I'd really say you need a longer lens if you want greater depth of field & avoid focus-stacking.
You also don't need a 2.8 - you can use a much slower lens, as you can throw as much light into the scene as you need. Your models won't get bored or blinded.
To do that you also need plenty of room. If you want your product crisp but your background to completely blur out, then you're looking at maybe 5ft to subject + 10 ft to background. More if you can get it.
That means you need two sets of light sources, one for the subject & another for the background, so you can vary the light balance between easily.
The advantage here of a long lens is the background can be relatively small. Shoot the same thing on a 40mm & you'd need a 10ft square backdrop & it would still be too noticeable unless it was a very flatly-lit surface, or you always blow-out to white.
To overcome any slow lens issues, I went with 2 continuous lights for my subject & 2 speedlights for the background, all with large diffusers/softboxes. That way there's more than enough light for the lens to be quick to focus.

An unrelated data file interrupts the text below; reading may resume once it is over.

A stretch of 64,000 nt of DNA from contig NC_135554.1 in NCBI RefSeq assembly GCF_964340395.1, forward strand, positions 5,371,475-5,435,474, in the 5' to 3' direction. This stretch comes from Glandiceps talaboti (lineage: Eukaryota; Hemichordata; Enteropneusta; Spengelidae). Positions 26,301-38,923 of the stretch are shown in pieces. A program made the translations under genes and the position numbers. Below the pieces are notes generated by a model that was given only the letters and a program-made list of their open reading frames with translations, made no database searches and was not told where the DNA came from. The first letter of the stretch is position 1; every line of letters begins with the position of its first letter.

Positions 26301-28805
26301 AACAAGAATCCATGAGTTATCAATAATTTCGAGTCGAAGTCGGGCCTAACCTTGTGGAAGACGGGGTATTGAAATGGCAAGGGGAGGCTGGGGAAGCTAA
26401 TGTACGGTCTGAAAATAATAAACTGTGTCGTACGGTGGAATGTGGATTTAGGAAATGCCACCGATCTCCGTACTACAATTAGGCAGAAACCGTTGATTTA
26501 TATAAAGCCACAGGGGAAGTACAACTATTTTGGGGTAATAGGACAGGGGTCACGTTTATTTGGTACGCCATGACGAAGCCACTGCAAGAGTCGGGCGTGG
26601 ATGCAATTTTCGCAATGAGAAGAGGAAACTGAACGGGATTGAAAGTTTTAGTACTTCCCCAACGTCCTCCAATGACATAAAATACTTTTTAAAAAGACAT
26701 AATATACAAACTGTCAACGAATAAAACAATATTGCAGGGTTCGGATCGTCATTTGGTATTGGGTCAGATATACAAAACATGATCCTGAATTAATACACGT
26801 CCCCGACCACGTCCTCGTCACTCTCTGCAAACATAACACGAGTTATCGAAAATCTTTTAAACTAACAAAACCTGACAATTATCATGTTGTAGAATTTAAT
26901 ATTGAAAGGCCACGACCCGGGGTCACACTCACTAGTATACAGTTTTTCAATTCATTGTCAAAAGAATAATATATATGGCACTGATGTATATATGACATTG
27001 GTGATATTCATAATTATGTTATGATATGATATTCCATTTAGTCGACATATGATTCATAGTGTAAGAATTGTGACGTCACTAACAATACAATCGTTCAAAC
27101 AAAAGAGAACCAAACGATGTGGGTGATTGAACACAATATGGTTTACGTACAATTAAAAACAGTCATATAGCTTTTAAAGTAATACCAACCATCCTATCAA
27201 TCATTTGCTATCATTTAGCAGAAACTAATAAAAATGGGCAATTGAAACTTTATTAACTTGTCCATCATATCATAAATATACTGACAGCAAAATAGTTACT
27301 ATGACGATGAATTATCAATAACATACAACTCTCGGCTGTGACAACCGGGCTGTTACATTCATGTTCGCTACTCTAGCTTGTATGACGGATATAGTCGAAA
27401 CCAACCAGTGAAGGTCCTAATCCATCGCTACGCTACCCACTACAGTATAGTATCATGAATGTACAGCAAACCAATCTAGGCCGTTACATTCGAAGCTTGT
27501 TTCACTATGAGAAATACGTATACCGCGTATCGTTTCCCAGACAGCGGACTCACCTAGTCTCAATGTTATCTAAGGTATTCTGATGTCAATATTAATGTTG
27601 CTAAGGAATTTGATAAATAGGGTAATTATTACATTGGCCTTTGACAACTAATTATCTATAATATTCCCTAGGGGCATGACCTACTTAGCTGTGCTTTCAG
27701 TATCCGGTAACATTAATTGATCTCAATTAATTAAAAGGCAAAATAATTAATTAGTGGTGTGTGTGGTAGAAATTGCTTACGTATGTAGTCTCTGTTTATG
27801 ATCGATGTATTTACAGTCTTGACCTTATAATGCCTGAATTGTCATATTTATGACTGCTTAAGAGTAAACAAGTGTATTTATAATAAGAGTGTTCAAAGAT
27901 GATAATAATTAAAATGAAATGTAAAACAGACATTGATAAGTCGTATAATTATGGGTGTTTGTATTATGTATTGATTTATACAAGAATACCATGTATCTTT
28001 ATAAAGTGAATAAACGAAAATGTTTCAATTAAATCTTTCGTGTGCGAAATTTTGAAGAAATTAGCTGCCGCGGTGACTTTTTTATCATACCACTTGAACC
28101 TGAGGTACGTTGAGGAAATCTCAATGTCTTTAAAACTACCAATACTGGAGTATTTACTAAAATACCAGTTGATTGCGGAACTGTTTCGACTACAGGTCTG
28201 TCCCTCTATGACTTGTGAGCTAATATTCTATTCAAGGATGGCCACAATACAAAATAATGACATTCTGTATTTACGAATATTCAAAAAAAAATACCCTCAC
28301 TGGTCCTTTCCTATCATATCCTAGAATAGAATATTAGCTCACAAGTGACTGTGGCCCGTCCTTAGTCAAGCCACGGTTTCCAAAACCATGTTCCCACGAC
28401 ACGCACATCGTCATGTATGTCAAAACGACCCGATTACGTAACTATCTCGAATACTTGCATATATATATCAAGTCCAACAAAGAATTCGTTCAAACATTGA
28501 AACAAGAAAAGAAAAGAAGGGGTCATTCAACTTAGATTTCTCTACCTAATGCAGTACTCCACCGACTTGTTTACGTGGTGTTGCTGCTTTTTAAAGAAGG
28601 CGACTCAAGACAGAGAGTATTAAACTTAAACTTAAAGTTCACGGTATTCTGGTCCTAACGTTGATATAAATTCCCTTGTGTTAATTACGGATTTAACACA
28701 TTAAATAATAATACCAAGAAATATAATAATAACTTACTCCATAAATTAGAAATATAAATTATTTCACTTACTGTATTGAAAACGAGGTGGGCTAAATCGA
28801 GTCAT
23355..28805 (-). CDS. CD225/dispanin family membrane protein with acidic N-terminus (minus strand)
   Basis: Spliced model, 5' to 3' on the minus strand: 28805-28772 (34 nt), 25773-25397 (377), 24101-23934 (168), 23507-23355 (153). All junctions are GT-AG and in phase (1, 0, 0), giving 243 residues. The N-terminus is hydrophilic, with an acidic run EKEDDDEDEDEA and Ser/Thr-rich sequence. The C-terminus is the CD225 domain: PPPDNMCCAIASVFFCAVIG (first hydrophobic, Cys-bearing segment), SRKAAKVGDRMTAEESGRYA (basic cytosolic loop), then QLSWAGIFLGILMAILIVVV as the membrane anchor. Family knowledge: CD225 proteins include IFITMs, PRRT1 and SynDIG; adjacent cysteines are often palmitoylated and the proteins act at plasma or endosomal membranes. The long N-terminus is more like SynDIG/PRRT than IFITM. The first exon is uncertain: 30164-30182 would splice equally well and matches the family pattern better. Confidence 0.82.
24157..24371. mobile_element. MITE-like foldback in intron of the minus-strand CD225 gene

My D5500 can't do 'modelling lights' at half-press using a speedlight setup, hence the continuous lighting. I assume the 5300 would be the same.
Alternatively, you're in for a short lens, a lightbox & a lot of post pro doing the focus stacking, then washing out the background.
I actually spread my budget between lens & lighting & went for the Tamron AF 70-300mm F/4-5.6 Di LD MACRO 1:2 Though it's not the sharpest lens in the world it does display low chromatic aberration, even compared to one of my more expensive Nikkors. It's flexible & if you need to get even closer, then fully-electronic extension tubes are very cheap.
I don't know whether I'm being contentious here - as everybody seems to go for the small lightbox setup rather than this, but it works for me.